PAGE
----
Injury to the Extremities

  • Robert Levine


An understanding of how bones respond to loads that cause failure (fractures) can help one understand the forces that cause the damage. Figure 18.1 is an injury not uncommonly seen in emergency rooms and orthopedic offices. It is not uncommon for a patient with this injury to state that it happened during a fall. However, if one asks this patient, “Who did you hit?” the patient usually looks at you sheepishly and says that he was in a fight or got angry and hit a wall. The x-ray shows what is known as a boxer’s fracture, which usually results from hitting someone or something with a closed fist. The normal reaction when falling is to open one’s hand and fall on the open hand, sustaining a wrist or elbow fracture. An understanding of the biomechanics of extremity injuries not infrequetly allows one to determine the trauma that caused an injury.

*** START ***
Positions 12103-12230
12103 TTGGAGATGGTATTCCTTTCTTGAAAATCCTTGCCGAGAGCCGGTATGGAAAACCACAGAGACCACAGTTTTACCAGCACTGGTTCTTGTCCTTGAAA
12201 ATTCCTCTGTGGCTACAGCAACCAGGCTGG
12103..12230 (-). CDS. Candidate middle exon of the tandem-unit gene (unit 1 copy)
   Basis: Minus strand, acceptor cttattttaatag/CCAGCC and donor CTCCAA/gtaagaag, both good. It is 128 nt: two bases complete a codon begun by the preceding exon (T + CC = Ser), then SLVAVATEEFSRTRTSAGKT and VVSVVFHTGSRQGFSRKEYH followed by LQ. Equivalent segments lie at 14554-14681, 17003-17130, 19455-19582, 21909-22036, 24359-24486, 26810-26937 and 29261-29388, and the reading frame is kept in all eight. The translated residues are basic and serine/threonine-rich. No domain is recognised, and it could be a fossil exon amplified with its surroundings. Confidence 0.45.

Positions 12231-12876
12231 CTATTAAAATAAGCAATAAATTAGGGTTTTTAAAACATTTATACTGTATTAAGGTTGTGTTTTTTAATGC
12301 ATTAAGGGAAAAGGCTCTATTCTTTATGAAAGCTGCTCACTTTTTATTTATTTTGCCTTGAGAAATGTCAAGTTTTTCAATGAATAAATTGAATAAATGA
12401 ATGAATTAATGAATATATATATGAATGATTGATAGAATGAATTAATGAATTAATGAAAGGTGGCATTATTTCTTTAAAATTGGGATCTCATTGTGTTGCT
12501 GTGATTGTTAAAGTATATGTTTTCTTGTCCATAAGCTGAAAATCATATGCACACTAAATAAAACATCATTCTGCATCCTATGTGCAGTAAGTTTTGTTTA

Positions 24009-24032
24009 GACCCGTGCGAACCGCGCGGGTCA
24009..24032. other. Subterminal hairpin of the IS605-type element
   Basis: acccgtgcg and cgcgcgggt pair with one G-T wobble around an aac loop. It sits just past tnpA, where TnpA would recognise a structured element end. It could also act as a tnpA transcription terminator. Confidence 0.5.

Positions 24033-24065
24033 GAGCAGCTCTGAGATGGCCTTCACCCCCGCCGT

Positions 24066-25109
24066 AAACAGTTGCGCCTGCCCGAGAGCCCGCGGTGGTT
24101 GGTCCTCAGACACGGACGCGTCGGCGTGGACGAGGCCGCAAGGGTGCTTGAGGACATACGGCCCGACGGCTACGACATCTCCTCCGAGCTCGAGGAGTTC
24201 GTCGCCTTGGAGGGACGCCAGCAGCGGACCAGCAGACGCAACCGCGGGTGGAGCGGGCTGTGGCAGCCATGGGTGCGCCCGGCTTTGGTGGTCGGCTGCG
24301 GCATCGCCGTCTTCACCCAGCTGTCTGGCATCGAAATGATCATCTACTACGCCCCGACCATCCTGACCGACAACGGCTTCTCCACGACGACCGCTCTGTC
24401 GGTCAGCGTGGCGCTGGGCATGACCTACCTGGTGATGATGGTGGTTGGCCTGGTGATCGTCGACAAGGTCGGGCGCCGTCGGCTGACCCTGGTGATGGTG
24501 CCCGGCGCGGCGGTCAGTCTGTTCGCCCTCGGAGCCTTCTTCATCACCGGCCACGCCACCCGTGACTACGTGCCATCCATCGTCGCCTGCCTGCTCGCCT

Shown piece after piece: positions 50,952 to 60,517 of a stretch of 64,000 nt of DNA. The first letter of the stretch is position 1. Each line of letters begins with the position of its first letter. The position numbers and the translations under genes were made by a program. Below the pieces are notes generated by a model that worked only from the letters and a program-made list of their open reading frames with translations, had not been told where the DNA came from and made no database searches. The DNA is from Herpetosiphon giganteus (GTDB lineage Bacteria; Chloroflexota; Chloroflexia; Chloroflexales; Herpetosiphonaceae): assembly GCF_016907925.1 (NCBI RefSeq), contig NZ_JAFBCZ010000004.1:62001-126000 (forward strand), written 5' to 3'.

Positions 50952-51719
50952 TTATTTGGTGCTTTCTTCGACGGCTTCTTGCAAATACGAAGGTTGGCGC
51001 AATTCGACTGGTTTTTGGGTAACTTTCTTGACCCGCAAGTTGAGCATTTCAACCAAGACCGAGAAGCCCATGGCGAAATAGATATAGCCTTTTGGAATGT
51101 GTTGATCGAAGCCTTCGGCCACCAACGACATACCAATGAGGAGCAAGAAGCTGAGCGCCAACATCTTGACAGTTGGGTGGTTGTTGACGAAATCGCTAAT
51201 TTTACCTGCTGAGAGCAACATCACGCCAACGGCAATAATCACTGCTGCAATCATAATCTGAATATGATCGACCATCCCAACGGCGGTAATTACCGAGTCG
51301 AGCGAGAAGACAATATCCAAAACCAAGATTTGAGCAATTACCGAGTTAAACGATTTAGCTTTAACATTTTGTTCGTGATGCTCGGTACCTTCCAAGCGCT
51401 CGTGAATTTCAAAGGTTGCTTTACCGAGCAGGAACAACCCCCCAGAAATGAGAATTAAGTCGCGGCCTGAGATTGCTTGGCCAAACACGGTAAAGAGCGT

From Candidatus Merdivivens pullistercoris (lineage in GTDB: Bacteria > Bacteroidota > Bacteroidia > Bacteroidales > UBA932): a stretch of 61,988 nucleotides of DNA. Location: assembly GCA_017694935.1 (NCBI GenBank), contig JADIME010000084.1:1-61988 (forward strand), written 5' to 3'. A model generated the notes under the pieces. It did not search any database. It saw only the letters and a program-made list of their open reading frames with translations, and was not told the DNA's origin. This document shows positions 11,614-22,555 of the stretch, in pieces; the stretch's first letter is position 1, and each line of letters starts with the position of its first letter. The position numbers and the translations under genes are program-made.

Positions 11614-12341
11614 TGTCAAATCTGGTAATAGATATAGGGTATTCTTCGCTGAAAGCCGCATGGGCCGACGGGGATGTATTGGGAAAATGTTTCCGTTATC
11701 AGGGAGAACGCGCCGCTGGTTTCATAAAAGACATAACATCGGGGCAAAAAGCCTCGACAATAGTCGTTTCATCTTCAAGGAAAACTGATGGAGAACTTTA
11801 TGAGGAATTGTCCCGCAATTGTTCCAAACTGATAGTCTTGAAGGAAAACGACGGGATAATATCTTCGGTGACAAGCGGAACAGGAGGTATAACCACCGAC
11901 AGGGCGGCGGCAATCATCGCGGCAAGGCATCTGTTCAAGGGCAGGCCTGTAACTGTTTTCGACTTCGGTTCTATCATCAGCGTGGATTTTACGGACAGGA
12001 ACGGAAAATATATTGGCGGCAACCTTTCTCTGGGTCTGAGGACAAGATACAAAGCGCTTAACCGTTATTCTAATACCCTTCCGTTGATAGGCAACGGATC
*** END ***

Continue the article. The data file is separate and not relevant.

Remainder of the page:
Abbreviate Injury Scale Avulsion Fracture Epiphyseal Plate Diaphyseal Fracture Deltoid Ligament 
These keywords were added by machine and not by the authors. This process is experimental and the keywords may be updated as the learning algorithm improves.


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© Springer Science+Business Media New York 1993

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  • Robert Levine

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